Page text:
Announcement

Collapse
No announcement yet.

Lottery, or, the So-Called Stream of Consciousness (version 3)

Collapse
X
  • Filter
  • Time
  • Show
Clear All
new posts

  • Lottery, or, the So-Called Stream of Consciousness (version 3)

    Viscid, beetling on Silverwater's bridge,
    between the dawnlit river and oilworks,
    another age of bonewrack paces

    - thickened this moment
    with errands and somewhere to get –

    provokes me to hope in underflows:
    tangent to mangroves,
    where the tides lave stink
    of earth, and the wake of ferryboat
    slaps the sandstone senseless
    of all its witness;

    rolls me en route from Rydalmere
    to the sea in the riverbend’s
    brown and peeling drift.

    The dream of ocean powers that pare
    the spark from sunken bone
    so dear a music keens
    I’d abdicate, give over fact
    at the slightest gutter of will, a wink
    from the cypher root of signs.

    So leach me seaward and be done,
    O sun, with all my numbered laps;
    down drive my doubled steps
    to the carwrecks and starbones,
    there to purge my lackworn age
    of christs and elder wights,
    the staining light that never
    hatched me a nestegg
    apt for the times.

    So did I win?
    It rains.
    Last edited by grant hayes; 02-13-2017, 02:28 AM.

  • #2
    Longer term users of the forum may recall the previous incarnations of this piece. The fifth stanza here is entirely new, and fills a gap that has always bothered me - the too-abrupt transition from brown and peeling drift to So leach me seaward and be done. I felt that there needed to be some elaboration that accounts for the emphatic appeal to the sun in stanza six. The new stanza fills a narrative gap, but runs the risk of compromising the spontaneity of the piece, which I originally posted with virtually no editing. I've also changed a few other words here and there, and have abandoned the earlier stanza structure, which attempted a pattern of line numbers.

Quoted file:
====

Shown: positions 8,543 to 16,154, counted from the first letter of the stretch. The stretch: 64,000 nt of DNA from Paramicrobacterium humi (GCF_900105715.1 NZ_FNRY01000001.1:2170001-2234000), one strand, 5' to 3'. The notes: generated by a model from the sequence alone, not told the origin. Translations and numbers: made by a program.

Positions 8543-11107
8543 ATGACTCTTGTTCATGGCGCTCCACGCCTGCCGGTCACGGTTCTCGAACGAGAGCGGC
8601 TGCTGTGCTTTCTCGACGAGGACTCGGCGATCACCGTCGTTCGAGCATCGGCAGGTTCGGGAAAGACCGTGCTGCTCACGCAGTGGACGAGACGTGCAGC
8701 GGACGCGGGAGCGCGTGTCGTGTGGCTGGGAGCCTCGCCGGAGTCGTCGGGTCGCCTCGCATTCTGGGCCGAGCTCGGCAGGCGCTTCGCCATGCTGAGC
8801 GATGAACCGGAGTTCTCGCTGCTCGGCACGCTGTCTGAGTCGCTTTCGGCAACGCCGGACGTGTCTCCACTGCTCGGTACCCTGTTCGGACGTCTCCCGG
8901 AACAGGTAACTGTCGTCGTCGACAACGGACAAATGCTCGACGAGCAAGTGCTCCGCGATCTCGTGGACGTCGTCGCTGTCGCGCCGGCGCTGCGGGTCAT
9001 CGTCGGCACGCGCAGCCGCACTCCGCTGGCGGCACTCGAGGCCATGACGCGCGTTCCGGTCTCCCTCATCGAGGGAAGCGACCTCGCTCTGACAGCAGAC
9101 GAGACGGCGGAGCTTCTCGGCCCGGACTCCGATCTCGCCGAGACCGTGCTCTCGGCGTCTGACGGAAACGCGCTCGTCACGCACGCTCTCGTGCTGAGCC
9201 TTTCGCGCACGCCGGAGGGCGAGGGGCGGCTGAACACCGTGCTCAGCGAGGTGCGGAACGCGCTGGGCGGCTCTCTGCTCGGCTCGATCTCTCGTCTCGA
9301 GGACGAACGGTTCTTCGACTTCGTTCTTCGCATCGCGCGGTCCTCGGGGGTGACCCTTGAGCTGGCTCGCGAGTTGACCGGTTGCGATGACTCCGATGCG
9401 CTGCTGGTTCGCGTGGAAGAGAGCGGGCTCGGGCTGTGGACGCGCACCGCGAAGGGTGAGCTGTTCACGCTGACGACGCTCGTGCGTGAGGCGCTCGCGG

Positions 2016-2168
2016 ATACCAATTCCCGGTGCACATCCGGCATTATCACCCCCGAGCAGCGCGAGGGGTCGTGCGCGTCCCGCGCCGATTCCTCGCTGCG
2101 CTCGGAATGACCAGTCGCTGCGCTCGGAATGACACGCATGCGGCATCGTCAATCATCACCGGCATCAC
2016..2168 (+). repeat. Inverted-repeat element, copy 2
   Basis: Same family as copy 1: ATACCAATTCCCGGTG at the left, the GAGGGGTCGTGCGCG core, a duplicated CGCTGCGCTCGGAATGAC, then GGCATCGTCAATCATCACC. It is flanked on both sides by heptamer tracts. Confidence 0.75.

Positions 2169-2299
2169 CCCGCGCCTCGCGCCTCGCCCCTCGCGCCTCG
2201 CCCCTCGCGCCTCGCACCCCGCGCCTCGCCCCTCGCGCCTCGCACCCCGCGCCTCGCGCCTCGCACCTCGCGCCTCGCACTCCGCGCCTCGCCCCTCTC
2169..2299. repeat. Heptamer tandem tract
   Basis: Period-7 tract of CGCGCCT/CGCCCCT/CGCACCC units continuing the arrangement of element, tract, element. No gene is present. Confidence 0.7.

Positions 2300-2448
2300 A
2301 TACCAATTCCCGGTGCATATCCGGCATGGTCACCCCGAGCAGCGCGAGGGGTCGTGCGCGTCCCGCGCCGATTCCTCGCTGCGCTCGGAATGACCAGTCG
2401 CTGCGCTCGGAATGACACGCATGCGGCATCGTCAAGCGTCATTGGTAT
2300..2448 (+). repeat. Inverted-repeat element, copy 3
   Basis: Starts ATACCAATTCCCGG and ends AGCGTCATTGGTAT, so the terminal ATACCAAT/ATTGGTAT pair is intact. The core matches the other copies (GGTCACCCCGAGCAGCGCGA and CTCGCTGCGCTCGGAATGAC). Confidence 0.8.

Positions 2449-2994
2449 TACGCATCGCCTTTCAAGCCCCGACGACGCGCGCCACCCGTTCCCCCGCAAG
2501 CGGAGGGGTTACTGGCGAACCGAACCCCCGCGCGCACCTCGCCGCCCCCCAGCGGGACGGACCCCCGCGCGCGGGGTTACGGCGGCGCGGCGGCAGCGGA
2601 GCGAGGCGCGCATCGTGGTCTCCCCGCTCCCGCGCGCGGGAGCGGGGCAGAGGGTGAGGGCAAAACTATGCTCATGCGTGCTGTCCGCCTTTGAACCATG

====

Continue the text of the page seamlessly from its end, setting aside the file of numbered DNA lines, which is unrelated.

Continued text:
Comment


    • #3
      Here is the previous version:

      Fro and beetling Silverwater's bridge,
      between the dawnlit river and oilworks,

      another age of bonewrack paces
      - quickened this moment
      with errands and somewhere to get -

      provokes me to hope in underflows:
      tangent to mangroves,
      where the tides lave stink
      of earth, and the wash of rivercat
      slaps the sandstone senseless
      of all its witness;

      rolls me en route from Rydalmere
      to the sea in the riverbend’s
      brown and peeling drift.

      So leach me seaward and be done,
      O sun, with all my numbered laps;

      down drive my doubled steps
      to the carwrecks and starbones,
      there to purge my lackworn age

      of christs and elder wights,
      the staining light that never
      hatched me a nestegg
      apt for the times.
      So did I win?
      It rains.

      Comment


      • #4
        I don't know how to elaborate it but I like the original better...you must be right about compromising the spontaneity of the piece. It did it for me. The added stanza though filling the gap sounded a bit mushy for me. I like the word quickened from original better than thickened and I also like rivercat from original better than ferryboat. Just keep the original 😊

        Comment


        • grant hayes
          grant hayes commented
          Editing a comment
          Thank you for that response, imrogue. Sometimes polishing a piece takes the shine off it! My main reason for changing 'rivercat' was a concern that readers wouldn't realize it was a kind of watercraft. I changed 'quickened' to 'thickened' because I was trying to intensify the sense of slowed movement, introduced by the new initial word 'viscid'.
          I'm appalled that I may have come across as 'mushy'. Of all the things I'd want to avoid, sentimentality is at the top of the list. I'm interested to know whether any other readers would concur with you there.